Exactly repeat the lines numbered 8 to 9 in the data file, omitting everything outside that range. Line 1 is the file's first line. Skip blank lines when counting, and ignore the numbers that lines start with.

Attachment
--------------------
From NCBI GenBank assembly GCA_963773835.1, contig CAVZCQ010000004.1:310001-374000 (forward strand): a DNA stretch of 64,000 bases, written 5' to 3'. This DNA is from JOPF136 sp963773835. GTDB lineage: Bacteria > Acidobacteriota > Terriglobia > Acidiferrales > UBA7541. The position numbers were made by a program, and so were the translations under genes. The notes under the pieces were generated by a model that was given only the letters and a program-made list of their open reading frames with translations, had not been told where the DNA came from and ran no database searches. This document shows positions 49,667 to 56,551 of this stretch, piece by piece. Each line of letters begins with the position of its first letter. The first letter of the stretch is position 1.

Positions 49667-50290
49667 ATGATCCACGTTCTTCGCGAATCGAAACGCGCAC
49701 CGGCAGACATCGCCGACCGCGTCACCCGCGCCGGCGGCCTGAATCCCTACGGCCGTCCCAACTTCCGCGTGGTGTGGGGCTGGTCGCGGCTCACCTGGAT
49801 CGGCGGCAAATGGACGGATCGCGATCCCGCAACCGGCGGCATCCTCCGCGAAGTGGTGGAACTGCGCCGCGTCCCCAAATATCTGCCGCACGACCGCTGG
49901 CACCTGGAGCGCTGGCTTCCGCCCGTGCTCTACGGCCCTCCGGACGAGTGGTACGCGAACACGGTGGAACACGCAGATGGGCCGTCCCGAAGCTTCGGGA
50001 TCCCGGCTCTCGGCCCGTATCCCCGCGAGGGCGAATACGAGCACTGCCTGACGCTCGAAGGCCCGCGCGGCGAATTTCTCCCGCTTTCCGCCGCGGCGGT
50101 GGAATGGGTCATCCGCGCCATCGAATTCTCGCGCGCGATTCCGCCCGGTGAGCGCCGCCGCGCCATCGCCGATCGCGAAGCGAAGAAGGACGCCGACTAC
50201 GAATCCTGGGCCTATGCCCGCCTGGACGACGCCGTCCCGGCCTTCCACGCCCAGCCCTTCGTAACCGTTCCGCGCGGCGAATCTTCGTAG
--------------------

50101 GGAATGGGTCATCCGCGCCATCGAATTCTCGCGCGCGATTCCGCCCGGTGAGCGCCGCCGCGCCATCGCCGATCGCGAAGCGAAGAAGGACGCCGACTAC
50201 GAATCCTGGGCCTATGCCCGCCTGGACGACGCCGTCCCGGCCTTCCACGCCCAGCCCTTCGTAACCGTTCCGCGCGGCGAATCTTCGTAG